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Profile: Sophie Burns Chokwe

Written by Malachi Motano

Dedication to helping physically challenged wins her political nomination

She chooses to abandon comfort and business to work with those with disabilities, unhappy with their begging mission as a way of earning a living.

Despite the struggles of life and her disability, the self-made small scale tailoring college proprietor Sophie Burns Chokwe, is today a member of the Kilifi County Assembly courtesy of nomination.

While she is now a politician Chokwe has been a tailor, a choice she found herself into by default as she lacked something better to occupy herself with after her father refused to hand over her employment letter from Prisons Department.


Chokwe’s father felt that given her physical challenge, it was not appropriate for her to relocate to Nairobi. It is through this action that she decided to make a life out for herself through tailoring.

During her childhood, Chokwe recalls being treated like a stranger at her village school attracting glances and weird comments about her condition just because she had a physical disability.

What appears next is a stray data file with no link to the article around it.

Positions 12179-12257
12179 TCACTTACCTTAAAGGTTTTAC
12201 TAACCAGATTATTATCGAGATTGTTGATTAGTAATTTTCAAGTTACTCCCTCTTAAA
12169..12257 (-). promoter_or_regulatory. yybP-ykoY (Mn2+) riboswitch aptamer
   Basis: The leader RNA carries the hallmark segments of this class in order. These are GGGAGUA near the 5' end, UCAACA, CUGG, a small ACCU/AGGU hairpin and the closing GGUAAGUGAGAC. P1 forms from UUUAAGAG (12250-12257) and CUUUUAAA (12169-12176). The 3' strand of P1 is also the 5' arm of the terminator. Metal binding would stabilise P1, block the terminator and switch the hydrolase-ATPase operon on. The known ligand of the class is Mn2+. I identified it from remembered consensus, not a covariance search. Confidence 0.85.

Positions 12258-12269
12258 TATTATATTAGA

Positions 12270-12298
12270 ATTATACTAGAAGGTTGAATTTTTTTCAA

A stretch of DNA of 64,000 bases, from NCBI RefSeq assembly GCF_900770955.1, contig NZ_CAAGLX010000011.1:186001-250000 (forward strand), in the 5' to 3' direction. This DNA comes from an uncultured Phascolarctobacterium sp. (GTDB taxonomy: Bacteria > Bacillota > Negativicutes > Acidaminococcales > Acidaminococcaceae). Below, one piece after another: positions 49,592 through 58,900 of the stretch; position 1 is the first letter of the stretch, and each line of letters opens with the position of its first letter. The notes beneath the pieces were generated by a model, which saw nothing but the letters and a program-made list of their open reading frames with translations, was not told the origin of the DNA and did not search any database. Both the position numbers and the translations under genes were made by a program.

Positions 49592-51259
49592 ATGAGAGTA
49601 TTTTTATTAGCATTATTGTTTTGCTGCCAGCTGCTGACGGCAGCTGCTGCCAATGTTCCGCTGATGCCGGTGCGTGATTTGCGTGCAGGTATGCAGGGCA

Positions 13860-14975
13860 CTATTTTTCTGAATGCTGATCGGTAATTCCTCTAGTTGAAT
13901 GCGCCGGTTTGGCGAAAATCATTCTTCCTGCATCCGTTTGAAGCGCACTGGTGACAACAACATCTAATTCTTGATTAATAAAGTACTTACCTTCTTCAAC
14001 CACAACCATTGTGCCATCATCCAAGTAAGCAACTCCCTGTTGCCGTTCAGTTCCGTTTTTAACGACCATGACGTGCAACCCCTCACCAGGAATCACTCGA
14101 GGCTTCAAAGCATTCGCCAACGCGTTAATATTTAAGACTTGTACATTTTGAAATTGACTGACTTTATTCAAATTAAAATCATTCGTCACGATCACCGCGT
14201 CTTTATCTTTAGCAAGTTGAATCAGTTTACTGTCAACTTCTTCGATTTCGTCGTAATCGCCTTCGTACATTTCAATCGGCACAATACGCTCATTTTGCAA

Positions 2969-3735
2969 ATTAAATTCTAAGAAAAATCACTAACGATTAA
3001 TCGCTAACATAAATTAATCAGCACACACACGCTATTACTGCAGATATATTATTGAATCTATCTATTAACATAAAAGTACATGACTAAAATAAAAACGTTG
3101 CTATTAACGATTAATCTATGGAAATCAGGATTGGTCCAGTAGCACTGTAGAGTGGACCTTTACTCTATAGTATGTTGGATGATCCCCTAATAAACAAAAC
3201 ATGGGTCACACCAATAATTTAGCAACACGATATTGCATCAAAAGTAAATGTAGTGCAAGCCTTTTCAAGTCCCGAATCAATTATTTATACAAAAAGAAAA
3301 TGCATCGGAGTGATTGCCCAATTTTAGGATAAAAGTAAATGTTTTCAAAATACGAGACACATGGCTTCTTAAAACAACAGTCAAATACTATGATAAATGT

“I started primary school at the age of 10 due to an early childhood of ailments as a result of a bout of polio which nearly rendered both my legs useless,” explains Chokwe.


However, her nomination as a member of the Kilifi County Assembly has sparked an outpouring of emotional appreciation from people from all walks of life.

Most of the people, who commented on her nomination noted her choice as perhaps one of the fairest at the County level and across the Coast region. They felt that it was a successful embracement of those with disabilities and a show of respect to the gender balance rule as stipulated in the constitution.

However, even with that, Chokwe is widely recognised as being full of willpower and resilience having frequently struggled to succeed in various spheres of life against many odds.

“I have helped mobilise the physically challenged into forming a selfhelp group and starting an open air centre as a workshop for handmade items for sale,” she discloses.


To date she has remained the unifying factor for the Haki Disabled Self-Help Group, even when the group got into problems.